Evolution of Mediation
What are Mediations?
Mediation has grown rapidly across the world since the 1960s. Australia has become a global leader in mediation law and practice, readily embracing new technology and new ideas. Mediation is a process in which parties, with the assistance of a mediator, identify the issues in dispute and endeavour to reach an agreement.
The Noble Park Centre was one of the first mediation programs funded by the Commonwealth Government. In 1989, the Centre recorded that 72 mediations were conducted. At this stage, professional standards, guidelines and accredited regimes were yet to be introduced.
Court-based mediation was introduced by the Victorian County Court in 1983. The Federal Court of Australia followed suit and introduced a mediation program for alternative dispute resolution in 1987. In 1991, the Federal Court of Australia Act 1976 was amended to allow the Court, with consent of the parties, to refer the proceeding to a mediator.
As summarised by Barrister David Paratz, mediation was a new philosophy focusing on cooperative problem-solving in place of the old combat model where parties were pitted against each other. Practitioners had little choice but to readily embrace the rise of mediation otherwise they would be left behind.
Why is Mediation Preferred?
Mediation is now the preferred, cheaper and quicker alternative to litigation in Australia. The majority of Australia laws facilitate, even mandate mediation prior to commencing court proceedings. In Family Law, mediation is a mandatory pre-action procedure for parenting matters pursuant to section 60I of the Family Law Act 1975. There are exemptions to this requirement based on urgency, family violence and/or child abuse. Outside of the Court, many private organisations and institutions offer mediation services for any kind of dispute.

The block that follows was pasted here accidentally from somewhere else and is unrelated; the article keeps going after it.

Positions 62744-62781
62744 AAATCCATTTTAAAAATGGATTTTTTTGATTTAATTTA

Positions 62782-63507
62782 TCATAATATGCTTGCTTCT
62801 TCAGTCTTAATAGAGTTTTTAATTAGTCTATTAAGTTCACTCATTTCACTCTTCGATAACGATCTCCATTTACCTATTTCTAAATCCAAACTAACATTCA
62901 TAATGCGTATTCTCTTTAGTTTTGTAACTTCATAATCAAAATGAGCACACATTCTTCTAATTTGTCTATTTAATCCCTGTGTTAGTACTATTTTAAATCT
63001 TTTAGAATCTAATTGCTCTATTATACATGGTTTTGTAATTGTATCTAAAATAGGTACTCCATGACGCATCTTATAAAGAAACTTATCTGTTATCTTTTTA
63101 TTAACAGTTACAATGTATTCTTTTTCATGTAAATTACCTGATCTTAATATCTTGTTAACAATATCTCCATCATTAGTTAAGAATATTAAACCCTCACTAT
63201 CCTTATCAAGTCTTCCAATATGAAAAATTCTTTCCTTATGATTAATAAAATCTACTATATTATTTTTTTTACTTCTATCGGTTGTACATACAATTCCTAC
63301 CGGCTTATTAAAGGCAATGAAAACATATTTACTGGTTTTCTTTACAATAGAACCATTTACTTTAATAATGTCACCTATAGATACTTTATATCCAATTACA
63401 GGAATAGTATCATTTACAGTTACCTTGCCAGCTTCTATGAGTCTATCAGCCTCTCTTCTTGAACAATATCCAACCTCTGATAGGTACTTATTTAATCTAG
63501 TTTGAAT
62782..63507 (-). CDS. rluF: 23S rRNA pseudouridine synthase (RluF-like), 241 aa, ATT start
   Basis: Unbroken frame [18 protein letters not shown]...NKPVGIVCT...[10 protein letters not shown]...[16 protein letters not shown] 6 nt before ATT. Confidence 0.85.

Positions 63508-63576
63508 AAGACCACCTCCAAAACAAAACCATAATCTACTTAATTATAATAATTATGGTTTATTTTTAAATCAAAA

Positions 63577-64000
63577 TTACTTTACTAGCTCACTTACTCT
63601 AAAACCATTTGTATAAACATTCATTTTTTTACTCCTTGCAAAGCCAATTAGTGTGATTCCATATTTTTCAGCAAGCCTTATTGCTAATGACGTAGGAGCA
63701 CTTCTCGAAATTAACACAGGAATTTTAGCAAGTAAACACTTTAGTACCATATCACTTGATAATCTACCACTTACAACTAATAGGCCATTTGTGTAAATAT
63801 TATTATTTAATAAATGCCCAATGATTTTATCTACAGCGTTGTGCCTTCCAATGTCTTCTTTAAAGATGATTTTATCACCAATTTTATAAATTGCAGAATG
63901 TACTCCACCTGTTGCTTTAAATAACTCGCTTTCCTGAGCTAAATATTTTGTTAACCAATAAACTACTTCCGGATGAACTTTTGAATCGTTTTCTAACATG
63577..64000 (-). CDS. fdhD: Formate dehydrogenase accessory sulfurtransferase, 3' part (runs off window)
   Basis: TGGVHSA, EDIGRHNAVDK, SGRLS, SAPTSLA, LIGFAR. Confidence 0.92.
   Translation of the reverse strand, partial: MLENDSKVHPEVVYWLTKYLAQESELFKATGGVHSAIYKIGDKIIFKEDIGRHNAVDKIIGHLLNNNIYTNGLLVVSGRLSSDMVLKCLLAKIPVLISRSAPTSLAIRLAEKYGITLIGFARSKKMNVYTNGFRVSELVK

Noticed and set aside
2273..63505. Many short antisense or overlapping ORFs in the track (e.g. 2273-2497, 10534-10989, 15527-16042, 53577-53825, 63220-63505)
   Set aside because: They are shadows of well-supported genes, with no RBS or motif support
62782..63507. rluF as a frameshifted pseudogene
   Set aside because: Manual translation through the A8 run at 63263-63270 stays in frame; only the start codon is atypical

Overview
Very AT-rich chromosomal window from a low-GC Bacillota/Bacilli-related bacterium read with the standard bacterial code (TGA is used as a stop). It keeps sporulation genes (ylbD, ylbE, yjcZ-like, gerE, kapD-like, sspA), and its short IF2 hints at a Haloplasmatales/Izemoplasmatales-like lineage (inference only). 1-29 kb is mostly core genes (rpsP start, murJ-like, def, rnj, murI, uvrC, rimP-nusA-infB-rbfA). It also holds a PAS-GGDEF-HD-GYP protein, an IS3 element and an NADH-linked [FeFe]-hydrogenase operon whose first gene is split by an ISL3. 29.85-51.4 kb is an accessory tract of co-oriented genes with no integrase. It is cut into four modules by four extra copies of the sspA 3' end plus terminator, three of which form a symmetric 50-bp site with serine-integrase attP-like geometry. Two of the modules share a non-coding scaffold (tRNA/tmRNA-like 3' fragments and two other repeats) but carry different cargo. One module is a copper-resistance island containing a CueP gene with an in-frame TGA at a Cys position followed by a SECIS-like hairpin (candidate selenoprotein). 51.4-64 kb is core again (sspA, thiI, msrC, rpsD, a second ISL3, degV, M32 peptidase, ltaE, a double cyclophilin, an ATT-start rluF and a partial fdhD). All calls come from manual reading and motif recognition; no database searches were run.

As one of the most litigious societies in the world, mediators are continuously exploring new and creative styles of mediation. Some examples include:
- Transformative mediation – the mediator focuses on empowering parties to resolve their conflict and encouraging them to recognise each other’s needs and interests. This is an ambitious style of mediation, aiming to transfer the relationship of the parties through the process of acquiring the skills they need to make constructive change.
- Narrative mediation – this is a modern form of mediation where the primary focus of the mediator is on fixing the relationship between parties and then resolving the dispute following that.
- Online mediation – this form of mediation utilises online or web-based technologies to assist in the resolution of disputes. The process usually involves a third party whose role is to adopt facilitative, advisory or determinative approaches. However, the third party role is often assumed by online computer-based software or other artificial intelligence that do not involve a ‘human’ practitioner. While Australia is still warming to the idea of online mediation, mediators are ready to support and foster the development of this new technology.
If you are ready to participate in mediation and reach a timely and fair outcome with your ex-partner, please contact the team at James Noble Law today for a free, no-obligation 20 minute consultation.
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Contact Brisbane Mediators now. Or choose a package to suit your requirements, “Noble and Noble Mediations” offer convenient set Price Packages at half day or full day rates, which cover full cost of mediation and amenities on the day. Simple.
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